Menendez said the time was right for pushing major immigration reform through the Senate.

"First of all, Americans support it in poll after poll," he said. "Secondly, Latino voters expect it. Thirdly, Democrats want it. And fourth, Republicans need it."

A source familiar with how the eight senators came up with the plan told CNN that Graham called Schumer after the November vote to restart work on an immigration bill that broke down in 2010.

Soon, a core group of six senators formed and met five times in the following weeks in the offices of Schumer and McCain, the source said, adding that Flake and Bennet also took part in some of the meetings and were the last to agree to the proposal.

An initial timetable by the senators called for a framework by the end of January, the text of a bill to to the Senate Judiciary Committee by March, and Senate passage by the end of July, according to the source.

The group last met on Wednesday, then worked through some details before Schumer called Obama on Sunday to tell him of Monday's planned announcement, the source said.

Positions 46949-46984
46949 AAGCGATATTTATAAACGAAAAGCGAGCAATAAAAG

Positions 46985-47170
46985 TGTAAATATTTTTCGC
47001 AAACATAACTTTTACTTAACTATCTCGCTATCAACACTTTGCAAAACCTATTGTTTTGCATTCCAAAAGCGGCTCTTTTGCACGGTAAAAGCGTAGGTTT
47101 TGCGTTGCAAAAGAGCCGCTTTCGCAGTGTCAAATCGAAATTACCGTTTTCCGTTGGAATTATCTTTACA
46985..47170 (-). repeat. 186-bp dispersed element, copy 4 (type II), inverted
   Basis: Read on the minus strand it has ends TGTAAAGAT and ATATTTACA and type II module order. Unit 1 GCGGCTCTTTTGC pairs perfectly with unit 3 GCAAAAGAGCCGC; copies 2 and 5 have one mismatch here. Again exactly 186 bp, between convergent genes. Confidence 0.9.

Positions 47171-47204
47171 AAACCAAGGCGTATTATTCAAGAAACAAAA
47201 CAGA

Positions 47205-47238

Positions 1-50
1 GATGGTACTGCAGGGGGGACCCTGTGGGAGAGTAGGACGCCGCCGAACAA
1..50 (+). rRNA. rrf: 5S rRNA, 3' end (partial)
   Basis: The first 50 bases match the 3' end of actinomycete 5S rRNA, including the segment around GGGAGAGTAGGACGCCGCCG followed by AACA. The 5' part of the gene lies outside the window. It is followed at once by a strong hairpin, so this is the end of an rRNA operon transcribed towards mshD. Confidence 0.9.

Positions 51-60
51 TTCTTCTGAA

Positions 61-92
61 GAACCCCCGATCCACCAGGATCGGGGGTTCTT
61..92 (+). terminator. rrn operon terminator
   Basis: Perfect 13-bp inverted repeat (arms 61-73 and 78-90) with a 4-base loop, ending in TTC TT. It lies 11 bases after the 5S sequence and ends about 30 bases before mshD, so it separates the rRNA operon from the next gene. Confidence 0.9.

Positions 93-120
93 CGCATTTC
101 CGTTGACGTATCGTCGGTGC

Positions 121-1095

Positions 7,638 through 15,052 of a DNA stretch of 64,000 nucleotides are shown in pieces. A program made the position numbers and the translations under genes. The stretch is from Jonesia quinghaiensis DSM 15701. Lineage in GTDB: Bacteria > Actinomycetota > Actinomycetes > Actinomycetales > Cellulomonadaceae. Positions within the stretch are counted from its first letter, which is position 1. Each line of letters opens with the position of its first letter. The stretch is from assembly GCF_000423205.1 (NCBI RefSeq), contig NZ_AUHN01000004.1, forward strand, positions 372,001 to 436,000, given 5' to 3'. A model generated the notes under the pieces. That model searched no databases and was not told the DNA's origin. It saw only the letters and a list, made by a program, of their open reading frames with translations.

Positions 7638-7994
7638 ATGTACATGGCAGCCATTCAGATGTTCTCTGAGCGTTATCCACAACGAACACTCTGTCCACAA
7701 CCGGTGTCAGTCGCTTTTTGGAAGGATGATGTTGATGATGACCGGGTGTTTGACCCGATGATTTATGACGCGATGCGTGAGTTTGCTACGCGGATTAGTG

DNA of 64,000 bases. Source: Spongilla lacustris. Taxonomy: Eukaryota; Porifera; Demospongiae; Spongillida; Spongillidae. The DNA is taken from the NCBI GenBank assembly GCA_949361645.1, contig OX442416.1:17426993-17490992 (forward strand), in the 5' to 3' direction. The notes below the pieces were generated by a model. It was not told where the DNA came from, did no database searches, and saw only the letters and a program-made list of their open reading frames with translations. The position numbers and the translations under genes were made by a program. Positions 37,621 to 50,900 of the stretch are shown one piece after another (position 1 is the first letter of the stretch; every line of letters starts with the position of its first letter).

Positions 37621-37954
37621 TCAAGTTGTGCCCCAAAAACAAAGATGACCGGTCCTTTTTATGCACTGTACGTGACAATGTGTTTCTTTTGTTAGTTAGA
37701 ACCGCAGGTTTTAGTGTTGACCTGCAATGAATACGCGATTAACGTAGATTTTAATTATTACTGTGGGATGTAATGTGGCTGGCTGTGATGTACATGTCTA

While specifics on border security and legal status for undocumented immigrants need to be worked out, the framework lacks any requirement for people in the United States illegally to return to their home countries before getting a shot at legal status, according to the source.

Obama came under criticism from Latino activists for failing to deliver on 2008 campaign promise to make immigration reform a priority of his first term.

Last year, as his re-election campaign heated up, the Obama administration announced a halt to deportations of some young undocumented immigrants in a move that delighted the Latino community.

Exit polls in November indicated Latino voters gave overwhelming support to Obama over GOP challenger Mitt Romney, who had advocated a policy that amounted to forcing undocumented immigrants to deport themselves.